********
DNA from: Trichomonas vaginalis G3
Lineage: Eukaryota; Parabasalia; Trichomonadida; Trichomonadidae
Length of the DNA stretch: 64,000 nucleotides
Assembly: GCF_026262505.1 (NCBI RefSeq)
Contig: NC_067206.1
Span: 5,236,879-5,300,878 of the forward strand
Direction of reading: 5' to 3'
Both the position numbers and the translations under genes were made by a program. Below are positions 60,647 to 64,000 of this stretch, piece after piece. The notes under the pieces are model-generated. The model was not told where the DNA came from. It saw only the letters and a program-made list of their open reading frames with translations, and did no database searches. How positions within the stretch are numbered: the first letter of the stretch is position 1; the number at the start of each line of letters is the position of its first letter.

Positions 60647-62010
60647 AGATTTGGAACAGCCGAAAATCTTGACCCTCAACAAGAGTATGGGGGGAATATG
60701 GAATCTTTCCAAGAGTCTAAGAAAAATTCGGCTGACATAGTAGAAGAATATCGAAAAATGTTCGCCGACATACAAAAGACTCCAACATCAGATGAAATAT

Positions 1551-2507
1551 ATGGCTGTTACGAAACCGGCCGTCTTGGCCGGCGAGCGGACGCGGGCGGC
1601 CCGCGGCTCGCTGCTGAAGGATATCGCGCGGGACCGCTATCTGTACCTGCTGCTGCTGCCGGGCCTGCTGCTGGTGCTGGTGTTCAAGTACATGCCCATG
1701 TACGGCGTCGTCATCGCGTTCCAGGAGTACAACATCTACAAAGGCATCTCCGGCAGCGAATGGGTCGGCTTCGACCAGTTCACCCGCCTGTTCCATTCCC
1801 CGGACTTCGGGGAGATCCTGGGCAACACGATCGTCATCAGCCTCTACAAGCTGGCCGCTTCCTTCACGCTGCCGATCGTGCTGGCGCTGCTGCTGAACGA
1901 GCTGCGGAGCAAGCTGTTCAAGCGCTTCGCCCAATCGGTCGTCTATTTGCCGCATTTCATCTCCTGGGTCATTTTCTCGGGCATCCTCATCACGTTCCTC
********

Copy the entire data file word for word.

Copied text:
DNA from: Trichomonas vaginalis G3
Lineage: Eukaryota; Parabasalia; Trichomonadida; Trichomonadidae
Length of the DNA stretch: 64,000 nucleotides
Assembly: GCF_026262505.1 (NCBI RefSeq)
Contig: NC_067206.1
Span: 5,236,879-5,300,878 of the forward strand
Direction of reading: 5' to 3'
Both the position numbers and the translations under genes were made by a program. Below are positions 60,647 to 64,000 of this stretch, piece after piece. The notes under the pieces are model-generated. The model was not told where the DNA came from. It saw only the letters and a program-made list of their open reading frames with translations, and did no database searches. How positions within the stretch are numbered: the first letter of the stretch is position 1; the number at the start of each line of letters is the position of its first letter.

Positions 60647-62010
60647 AGATTTGGAACAGCCGAAAATCTTGACCCTCAACAAGAGTATGGGGGGAATATG
60701 GAATCTTTCCAAGAGTCTAAGAAAAATTCGGCTGACATAGTAGAAGAATATCGAAAAATGTTCGCCGACATACAAAAGACTCCAACATCAGATGAAATAT

Positions 1551-2507
1551 ATGGCTGTTACGAAACCGGCCGTCTTGGCCGGCGAGCGGACGCGGGCGGC
1601 CCGCGGCTCGCTGCTGAAGGATATCGCGCGGGACCGCTATCTGTACCTGCTGCTGCTGCCGGGCCTGCTGCTGGTGCTGGTGTTCAAGTACATGCCCATG
1701 TACGGCGTCGTCATCGCGTTCCAGGAGTACAACATCTACAAAGGCATCTCCGGCAGCGAATGGGTCGGCTTCGACCAGTTCACCCGCCTGTTCCATTCCC
1801 CGGACTTCGGGGAGATCCTGGGCAACACGATCGTCATCAGCCTCTACAAGCTGGCCGCTTCCTTCACGCTGCCGATCGTGCTGGCGCTGCTGCTGAACGA
1901 GCTGCGGAGCAAGCTGTTCAAGCGCTTCGCCCAATCGGTCGTCTATTTGCCGCATTTCATCTCCTGGGTCATTTTCTCGGGCATCCTCATCACGTTCCTC